Worse – global debt is denominated in the currency of the rich nations. Debt payments have to be made in the currency of the original loan. The foreign currency used to pay the interest and principal of loans comes from exports. UNCTAD reports that in 2021, debt payments in the Global South were 112% of what the poor countries were able to earn by exporting goods and services. In simple terms, the poor countries are not earning enough to make even minimum payment on their debts. This has been the case since 2018. Financially, this is not sustainable.


The New York Times reported on September 18 of this year, that Ghana was in a state of crisis because of its debt. The government is essentially bankrupt. Development projects have stopped because contractors have not been paid in months. School teachers are not being paid. Doctors and nurses in government hospitals are not being paid. Ghana has had to go to the IMF for the 17th time since 1957 to ask for emergency financing to avoid defaulting on its previous loans. Ghana was debt free in 1954. Since 1957, it has never been able to get out of debt.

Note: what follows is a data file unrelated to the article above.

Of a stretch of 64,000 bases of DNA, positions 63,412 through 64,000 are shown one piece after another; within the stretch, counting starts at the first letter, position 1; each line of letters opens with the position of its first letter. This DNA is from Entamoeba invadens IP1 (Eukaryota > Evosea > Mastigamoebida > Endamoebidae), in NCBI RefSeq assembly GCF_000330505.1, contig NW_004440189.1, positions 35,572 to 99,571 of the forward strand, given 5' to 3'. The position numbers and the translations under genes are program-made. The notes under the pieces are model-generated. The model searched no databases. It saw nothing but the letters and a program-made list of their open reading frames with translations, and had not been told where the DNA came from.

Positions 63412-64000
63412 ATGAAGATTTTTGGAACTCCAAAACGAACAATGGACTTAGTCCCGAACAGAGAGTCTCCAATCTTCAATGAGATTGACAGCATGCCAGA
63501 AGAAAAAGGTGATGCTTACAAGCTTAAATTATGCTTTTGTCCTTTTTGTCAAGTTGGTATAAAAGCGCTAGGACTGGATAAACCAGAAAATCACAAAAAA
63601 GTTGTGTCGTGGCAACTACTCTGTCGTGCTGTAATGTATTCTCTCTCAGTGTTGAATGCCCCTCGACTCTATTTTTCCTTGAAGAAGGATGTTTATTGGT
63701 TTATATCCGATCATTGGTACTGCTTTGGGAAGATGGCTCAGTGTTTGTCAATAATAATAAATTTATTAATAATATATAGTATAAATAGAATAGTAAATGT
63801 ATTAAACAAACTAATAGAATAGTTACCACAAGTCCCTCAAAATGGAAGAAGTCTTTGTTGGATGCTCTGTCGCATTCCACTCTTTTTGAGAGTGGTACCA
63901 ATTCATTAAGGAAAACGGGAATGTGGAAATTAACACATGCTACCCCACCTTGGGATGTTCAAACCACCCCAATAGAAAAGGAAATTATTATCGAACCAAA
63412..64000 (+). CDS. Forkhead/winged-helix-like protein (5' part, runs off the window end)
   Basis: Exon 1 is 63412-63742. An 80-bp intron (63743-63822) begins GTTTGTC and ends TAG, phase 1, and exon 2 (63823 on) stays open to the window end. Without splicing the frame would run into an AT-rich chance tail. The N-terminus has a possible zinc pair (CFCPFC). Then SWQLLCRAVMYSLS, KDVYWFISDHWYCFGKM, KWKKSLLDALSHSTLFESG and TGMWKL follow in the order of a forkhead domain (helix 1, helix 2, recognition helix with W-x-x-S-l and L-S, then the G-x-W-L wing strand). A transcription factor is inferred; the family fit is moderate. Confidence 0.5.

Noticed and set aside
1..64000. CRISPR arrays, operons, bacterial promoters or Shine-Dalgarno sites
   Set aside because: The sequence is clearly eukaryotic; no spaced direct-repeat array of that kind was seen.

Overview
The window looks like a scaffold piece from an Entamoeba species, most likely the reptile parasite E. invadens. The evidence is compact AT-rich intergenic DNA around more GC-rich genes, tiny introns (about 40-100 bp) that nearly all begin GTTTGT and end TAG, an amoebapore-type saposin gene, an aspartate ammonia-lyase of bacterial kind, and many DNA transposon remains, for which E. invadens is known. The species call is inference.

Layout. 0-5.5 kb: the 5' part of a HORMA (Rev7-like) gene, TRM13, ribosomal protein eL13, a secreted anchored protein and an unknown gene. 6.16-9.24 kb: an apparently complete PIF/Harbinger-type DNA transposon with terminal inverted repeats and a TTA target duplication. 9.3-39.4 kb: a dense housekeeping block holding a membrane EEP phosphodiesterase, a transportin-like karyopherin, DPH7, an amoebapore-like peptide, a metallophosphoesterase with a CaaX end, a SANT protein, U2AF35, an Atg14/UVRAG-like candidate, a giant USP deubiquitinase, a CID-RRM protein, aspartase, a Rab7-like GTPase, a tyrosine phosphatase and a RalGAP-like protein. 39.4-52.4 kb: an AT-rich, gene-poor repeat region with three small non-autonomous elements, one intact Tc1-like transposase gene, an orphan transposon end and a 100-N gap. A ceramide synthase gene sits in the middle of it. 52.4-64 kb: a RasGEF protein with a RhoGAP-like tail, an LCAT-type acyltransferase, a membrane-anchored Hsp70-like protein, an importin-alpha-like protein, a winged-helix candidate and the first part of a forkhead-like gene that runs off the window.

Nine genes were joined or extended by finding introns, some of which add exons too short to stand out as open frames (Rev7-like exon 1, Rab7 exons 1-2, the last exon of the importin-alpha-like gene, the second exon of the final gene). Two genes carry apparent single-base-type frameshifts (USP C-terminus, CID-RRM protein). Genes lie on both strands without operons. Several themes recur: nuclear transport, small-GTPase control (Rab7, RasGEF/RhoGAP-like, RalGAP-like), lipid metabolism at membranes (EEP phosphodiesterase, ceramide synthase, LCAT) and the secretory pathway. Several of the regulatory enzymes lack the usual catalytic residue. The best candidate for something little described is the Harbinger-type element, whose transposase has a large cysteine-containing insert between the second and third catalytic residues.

What makes this situation particularly ominous is that Ghana is one of the best administered governments in Sub-Saharan Africa. It also had one of the most promising rates of economic growth. Ghana essentially exports cacao, with smaller amounts of gold and oil. While all African countries struggle to convert economies based on agriculture and extraction into manufacturing economies, Ghana has been more successful in diversifying its economy than has much of the rest of the continent.


None of that counted for much.